Last Friday dawned cloudless with barely a breath of wind. Ideal for something like the Maverick. I had my AVweb CNN-in-a-backpack video gear and was quite looking forward to a few loops around the Vernon area in what is the only operational flying car so I could report back to our loyal readership. Flying car videos go off the scale in terms of YouTube clicks on our channel.
Seibring clearly decided to make efficient use of the flight window and invited someone who may have been an investor or potential investor for a familiarization flight. That worked out perfectly for me. I shot video of the set-up of the vehicle, the takeoff and first minute of flight and planned to use that as b-roll for my video report.
With the camera stowed, I watched as the Maverick turned base to come and get me. Because it was about a half mile away and the sound was delayed it's hard to put together what happened in my mind but I saw the fabric wing kind of slump ahead of the chassis. The aircraft then spun sharply to the left and dropped like a rocket-propelled stone. It dropped out of my line of sight, I heard the engine scream to full power and then the cracking sound of impact. A guy pulling his plane out of a hangar across the field yelled to another fellow: "They went in!" The airport supervisor also saw it and squealed rubber across the ramp as he raced to the scene.
Then, boy, was it quiet.
I assumed the worst. The Maverick has a light-weight carbon-fiber body and I didn't know how crash-worthy it is. I figured Seibring and his passenger must be dead.
I was on the other side of the field from my truck and Seibring had left his coat, hat and handheld with me. I did about the only thing I could do; bundled up my gear and his stuff and started walking. I got about halfway to the end of the runway before I heard the first siren, which was followed by a half dozen more. By the time I got to the truck, some local flying club members had already been to the scene and returned. "They're ok," said my old friend Barry, which was some of the best news I'd heard that day. My old flight instructor Chuck arrived a minute later and said: "I guess you heard." I told him that I was supposed to be the next up and he replied earnestly: "Go buy a lottery ticket."
I got in the truck and reached the crash site, on the edge of an elementary school playing field, just as the ambulances were taking the men away. The consensus among my many fellow rubberneckers was that they'd be fine and the back braces, neck splints and other first responder accoutrements were precautionary. It looked to me like the chainlink fence they plowed through absorbed the energy and allowed them to walk away. The Maverick looked remarkably intact for everything it had been through so I guess the crashworthiness point might be moot.
I introduced myself to the nearest Royal Canadian Mounted Police officer and gave a statement. The first thing he asked me was how I felt, which seemed like an odd question at the time. I was to get used to it.
I gave seven media interviews that day as the guy who dodged the bullet. In every one I was asked if I would ever consider going up in the Maverick and I said truthfully it would depend on the outcome of the investigation (which will be helped by two onboard cameras and a flight data recorder that Seibring was using for the flight).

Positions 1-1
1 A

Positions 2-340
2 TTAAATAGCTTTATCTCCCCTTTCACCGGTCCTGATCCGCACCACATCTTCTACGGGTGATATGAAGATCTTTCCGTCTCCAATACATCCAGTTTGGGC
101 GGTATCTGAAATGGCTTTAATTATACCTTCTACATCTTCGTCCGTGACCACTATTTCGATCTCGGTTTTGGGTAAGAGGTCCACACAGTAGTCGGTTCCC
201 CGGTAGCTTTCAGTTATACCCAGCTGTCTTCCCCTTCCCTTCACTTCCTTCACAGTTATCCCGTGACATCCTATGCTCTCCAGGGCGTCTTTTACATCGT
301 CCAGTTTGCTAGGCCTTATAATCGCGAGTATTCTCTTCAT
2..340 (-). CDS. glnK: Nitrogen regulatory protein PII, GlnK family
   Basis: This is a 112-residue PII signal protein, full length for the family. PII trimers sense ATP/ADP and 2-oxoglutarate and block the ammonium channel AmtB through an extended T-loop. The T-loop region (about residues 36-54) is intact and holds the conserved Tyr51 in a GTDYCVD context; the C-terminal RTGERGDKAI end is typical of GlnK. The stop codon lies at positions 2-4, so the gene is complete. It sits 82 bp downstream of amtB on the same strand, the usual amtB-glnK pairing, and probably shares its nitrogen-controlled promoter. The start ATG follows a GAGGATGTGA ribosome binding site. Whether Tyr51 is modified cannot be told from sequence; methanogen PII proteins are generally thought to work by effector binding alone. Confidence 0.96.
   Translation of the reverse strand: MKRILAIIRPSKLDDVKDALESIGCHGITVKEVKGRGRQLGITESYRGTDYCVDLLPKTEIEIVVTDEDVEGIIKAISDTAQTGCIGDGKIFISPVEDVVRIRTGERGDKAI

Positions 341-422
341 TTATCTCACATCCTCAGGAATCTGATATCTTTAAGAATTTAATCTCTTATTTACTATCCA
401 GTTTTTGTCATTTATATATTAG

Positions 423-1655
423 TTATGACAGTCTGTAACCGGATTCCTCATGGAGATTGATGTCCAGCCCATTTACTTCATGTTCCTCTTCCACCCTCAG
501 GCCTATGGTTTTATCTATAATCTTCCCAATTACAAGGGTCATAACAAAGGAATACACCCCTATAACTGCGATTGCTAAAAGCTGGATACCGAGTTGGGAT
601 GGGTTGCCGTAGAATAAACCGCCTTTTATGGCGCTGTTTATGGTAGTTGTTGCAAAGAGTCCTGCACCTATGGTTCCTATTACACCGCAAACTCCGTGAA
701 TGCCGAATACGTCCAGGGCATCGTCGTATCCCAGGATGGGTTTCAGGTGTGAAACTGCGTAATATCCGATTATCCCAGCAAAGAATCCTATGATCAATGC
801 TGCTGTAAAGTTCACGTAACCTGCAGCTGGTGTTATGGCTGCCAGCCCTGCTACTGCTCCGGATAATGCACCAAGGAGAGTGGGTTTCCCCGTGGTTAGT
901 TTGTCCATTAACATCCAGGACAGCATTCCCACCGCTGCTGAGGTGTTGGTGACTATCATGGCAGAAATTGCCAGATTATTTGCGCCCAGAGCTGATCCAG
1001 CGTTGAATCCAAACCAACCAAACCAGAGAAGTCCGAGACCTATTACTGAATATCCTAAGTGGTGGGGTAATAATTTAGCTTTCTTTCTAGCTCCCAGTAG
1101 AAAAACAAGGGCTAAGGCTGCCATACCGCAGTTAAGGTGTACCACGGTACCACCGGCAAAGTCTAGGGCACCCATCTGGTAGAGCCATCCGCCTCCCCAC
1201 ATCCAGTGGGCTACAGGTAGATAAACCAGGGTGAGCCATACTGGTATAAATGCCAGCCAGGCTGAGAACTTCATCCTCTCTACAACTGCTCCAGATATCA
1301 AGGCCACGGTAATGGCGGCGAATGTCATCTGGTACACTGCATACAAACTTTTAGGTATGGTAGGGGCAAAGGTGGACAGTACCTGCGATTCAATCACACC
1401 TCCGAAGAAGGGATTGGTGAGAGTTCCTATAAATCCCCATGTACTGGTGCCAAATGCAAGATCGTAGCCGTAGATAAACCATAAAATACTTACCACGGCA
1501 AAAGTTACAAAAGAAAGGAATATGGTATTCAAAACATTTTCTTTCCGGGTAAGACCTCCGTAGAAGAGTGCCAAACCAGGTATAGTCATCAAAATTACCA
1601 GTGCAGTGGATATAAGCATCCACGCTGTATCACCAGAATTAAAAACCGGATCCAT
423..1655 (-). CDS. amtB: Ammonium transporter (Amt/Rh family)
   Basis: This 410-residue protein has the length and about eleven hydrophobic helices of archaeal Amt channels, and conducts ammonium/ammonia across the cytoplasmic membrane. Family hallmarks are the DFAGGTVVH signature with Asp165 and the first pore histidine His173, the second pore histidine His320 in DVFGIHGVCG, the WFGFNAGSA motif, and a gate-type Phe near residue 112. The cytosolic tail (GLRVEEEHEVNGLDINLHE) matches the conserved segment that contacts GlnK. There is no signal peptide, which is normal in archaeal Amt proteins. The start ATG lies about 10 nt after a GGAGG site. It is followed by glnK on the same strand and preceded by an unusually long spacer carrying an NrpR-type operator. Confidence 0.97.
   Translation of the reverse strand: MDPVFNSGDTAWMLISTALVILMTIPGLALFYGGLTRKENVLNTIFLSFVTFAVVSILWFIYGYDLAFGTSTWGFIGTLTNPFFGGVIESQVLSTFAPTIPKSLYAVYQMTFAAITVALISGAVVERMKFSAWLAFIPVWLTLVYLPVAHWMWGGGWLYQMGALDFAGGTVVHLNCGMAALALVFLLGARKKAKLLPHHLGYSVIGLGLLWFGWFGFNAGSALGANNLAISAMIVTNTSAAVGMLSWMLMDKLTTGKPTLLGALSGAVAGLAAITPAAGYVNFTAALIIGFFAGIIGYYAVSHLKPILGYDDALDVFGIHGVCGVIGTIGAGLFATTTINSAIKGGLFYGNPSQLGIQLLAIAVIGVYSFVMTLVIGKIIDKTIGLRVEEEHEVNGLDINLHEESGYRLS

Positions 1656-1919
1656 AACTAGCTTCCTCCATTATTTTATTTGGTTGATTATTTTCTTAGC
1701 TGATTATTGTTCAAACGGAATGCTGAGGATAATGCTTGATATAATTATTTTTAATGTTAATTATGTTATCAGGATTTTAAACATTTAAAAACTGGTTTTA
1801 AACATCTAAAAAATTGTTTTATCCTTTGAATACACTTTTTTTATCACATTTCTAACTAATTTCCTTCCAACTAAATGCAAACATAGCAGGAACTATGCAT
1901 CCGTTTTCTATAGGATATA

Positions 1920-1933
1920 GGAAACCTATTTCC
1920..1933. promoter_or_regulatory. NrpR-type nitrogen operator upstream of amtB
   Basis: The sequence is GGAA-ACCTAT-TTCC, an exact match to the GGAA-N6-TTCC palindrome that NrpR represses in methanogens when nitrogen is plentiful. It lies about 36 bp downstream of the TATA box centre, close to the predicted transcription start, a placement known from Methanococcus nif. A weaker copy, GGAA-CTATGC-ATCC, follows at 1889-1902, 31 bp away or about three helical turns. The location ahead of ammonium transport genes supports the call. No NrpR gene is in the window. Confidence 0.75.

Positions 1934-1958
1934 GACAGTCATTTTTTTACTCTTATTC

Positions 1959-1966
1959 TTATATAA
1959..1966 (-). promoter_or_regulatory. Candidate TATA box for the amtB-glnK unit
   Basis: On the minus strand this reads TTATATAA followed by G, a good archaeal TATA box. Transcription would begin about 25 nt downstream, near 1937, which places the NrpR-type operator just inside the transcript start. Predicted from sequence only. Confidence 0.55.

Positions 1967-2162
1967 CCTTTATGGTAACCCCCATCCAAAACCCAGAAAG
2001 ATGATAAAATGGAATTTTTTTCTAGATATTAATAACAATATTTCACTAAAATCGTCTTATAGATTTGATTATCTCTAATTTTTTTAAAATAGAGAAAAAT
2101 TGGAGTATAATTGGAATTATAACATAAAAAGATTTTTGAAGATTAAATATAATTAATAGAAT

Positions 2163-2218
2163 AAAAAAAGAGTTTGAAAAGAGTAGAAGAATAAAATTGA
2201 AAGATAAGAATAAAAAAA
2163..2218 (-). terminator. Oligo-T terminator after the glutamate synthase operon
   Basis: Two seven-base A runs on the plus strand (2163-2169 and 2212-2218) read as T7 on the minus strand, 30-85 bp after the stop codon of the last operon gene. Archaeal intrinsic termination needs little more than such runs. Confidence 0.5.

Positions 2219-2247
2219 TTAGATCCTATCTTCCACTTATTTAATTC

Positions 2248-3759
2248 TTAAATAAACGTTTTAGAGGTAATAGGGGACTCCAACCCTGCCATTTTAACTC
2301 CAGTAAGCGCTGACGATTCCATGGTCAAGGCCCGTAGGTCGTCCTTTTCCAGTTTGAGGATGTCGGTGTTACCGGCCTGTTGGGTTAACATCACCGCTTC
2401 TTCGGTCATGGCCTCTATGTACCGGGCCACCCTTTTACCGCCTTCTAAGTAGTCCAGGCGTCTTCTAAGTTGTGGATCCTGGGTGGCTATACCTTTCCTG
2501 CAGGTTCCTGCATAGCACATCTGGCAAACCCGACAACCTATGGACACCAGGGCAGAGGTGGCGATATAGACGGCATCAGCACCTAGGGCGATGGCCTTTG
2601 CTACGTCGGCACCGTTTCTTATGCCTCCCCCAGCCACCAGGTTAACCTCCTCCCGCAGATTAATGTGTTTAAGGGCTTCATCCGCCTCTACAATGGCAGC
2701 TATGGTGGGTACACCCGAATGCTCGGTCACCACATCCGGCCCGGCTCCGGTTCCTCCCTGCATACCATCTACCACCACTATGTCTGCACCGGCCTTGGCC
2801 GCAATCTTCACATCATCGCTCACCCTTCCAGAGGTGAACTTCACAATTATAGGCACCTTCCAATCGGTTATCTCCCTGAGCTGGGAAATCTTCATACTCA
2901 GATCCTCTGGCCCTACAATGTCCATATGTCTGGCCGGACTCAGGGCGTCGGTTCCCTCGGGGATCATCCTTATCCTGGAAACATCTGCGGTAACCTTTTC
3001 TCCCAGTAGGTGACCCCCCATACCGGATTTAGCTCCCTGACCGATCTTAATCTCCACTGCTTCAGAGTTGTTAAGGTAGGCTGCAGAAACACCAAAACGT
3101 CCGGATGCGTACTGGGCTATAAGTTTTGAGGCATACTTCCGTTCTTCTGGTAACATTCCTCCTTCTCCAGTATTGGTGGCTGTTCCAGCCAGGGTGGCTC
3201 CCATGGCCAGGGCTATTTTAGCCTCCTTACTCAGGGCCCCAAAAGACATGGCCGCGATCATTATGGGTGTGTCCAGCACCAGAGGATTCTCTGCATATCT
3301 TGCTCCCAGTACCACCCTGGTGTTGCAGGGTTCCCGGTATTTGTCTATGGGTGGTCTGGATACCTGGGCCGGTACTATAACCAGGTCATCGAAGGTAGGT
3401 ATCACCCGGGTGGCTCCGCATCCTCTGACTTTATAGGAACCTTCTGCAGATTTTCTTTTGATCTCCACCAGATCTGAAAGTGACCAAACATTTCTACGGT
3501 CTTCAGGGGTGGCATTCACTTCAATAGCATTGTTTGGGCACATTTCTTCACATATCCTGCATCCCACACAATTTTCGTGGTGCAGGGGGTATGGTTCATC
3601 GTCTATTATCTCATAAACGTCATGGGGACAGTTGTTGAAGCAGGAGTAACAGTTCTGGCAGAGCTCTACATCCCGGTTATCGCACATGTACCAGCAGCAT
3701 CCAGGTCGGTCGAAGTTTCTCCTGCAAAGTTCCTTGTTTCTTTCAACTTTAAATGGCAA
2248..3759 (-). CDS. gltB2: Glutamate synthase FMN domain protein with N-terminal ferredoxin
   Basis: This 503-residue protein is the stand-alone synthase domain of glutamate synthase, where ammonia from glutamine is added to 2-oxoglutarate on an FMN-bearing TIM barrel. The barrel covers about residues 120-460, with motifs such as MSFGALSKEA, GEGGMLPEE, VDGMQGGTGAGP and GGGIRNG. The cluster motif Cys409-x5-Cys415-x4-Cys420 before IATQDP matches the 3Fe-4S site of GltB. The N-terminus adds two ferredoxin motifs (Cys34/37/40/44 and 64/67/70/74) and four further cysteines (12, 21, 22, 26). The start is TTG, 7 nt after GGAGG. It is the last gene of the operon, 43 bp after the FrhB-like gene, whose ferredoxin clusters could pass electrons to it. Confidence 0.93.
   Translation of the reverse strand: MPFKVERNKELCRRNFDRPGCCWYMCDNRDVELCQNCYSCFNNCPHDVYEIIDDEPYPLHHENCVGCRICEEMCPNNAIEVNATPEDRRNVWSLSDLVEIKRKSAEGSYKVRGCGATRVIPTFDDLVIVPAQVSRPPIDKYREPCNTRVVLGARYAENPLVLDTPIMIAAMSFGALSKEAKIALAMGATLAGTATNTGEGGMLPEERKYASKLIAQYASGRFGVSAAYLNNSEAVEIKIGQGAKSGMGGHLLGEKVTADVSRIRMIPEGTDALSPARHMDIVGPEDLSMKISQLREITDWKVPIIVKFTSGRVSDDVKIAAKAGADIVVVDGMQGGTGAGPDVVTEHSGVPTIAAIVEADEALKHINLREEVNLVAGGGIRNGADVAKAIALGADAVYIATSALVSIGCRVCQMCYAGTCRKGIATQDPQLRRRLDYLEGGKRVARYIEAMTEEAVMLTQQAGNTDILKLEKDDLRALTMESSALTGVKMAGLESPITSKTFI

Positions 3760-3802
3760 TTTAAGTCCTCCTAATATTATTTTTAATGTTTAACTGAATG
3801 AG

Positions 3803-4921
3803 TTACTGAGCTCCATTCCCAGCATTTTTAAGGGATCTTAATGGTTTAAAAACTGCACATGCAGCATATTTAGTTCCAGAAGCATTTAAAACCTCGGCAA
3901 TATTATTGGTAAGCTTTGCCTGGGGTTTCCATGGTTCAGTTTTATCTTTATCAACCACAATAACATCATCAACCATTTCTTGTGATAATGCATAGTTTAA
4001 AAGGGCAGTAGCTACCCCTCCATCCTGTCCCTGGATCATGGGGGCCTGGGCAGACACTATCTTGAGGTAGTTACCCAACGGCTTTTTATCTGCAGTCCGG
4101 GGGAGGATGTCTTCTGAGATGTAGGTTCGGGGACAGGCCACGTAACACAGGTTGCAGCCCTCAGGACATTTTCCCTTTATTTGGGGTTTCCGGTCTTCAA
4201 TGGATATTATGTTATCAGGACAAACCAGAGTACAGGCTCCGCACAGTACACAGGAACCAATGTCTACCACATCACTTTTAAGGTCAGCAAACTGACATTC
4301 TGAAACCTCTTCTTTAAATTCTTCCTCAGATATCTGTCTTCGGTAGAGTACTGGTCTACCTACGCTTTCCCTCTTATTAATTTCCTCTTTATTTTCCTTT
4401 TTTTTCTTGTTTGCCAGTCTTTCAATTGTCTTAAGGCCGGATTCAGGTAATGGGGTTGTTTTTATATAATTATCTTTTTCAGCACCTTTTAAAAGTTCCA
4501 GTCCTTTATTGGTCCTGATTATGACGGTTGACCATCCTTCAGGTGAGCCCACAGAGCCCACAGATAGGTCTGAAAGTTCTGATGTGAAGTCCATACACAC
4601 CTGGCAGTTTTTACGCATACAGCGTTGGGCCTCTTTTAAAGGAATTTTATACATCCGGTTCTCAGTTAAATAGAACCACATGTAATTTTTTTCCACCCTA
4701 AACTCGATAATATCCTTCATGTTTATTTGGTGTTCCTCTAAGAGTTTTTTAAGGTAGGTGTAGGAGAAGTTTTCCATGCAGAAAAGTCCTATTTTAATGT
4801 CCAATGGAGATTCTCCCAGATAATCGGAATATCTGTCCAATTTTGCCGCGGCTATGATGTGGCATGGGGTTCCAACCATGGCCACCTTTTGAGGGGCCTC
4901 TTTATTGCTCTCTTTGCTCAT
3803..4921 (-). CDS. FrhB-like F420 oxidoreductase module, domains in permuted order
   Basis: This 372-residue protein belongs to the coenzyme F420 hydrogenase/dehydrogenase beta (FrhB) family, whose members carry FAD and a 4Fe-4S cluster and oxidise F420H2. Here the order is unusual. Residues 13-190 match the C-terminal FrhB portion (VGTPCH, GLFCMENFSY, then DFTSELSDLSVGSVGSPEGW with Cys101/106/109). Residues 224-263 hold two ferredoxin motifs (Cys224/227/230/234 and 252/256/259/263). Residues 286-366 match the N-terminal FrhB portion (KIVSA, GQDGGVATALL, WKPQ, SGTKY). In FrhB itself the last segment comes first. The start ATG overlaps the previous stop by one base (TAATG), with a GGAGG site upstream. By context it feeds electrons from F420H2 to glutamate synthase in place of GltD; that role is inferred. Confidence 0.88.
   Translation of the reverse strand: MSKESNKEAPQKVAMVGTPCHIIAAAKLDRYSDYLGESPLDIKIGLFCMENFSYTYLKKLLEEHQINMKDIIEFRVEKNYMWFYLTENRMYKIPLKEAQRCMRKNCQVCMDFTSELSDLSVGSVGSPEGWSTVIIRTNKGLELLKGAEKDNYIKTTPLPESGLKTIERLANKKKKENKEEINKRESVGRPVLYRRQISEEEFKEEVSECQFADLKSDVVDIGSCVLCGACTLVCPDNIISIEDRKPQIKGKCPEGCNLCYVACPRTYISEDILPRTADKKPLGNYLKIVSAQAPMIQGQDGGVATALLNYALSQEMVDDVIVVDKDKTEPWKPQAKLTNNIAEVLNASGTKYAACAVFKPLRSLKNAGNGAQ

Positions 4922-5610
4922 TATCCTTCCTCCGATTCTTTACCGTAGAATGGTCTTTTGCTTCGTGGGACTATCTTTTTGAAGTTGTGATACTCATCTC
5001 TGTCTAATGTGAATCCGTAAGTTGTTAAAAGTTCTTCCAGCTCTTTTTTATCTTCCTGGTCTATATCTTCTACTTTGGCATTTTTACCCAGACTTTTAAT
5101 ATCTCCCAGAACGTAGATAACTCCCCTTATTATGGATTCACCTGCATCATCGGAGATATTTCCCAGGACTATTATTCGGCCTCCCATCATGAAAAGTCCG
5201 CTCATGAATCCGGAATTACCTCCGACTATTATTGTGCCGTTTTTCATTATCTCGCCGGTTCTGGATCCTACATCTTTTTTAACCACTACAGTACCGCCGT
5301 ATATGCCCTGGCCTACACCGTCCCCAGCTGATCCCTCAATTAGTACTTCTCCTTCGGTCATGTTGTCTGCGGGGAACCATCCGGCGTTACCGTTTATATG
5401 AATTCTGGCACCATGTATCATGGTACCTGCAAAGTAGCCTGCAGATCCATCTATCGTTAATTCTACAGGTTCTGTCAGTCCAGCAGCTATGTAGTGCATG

But the hardest question to answer was about how lucky I felt. And I guess the answer is that we all depend to a certain degree on chance to make it through every day. Most of the time, I suspect, we never know how close we come to being T-boned at an intersection or hit with a falling brick. As pilots we're used to accepting and managing risk every time we fly.
But having that palpable evidence of the fact that it isn't time to get your ticket punched feels pretty good actually.
What was better was seeing a bruised but oddly upbeat Seibring being interviewed outside the hospital and talking about finding out what went wrong and moving forward from there.
Clearly, this story didn't end at the schoolyard fence. Stay tuned for the rest of it.
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Flying Car Fatigue
By Paul Bertorelli
I was born in Texas and even by the tender age of 10, I knew what the oil-patch aphorism "big hat, no cattle" meant. If it was true in the 1950s, it's just as true now. I thought of it when our news columns lit up this week with yet another artist's conception of a flying car, this time from Terrafugia.
There's a dichotomy here. One branch of it leads to the daily working press which, on a slow news day, will pick up stories about flying cars and run them as though they're legitimate glimpses into the future, replete as they are with fantastic speeds and unparalleled capability and convenience. Daily news editors needn't be troubled by practical aerodynamics or physics because tomorrow they'll be covering Justin Bieber's hair in the same space.
The second branch leads to us, the professional aviation media and we are supposed to place aviation stories into the real world where aerodynamics and physics do come along to dope slap the dreamy-eyed flying car impresario, just as has been happening for, oh, 75 years or so. We didn't do that this week in our Terrafugia story. Played it as straight as an above-the-fold lead in the New York Times.
But really, shouldn't we occasionally just call bravo sierra on some of this stuff? Aren't we in danger here of a little bit of flying car fatigue? I certainly am. I appreciate the dingbat factor in these stories andwink-winkI get that readers generally understand that on the seriousness scale, they rank somewhere between Elvis sightings and Phil Swift flogging Flex Seal by the metric ton.
So I guess I'm in the mood to pipe up here. I'd like to see Terrafugia cease and desist on new concepts and bring what they've got to fruition. Or not. It's hard enough to drag one design to market without distracting yourself with yet more concepts. Prove to us once and for all whether a flying car will work. Or not.
I can stand only so much entertainment.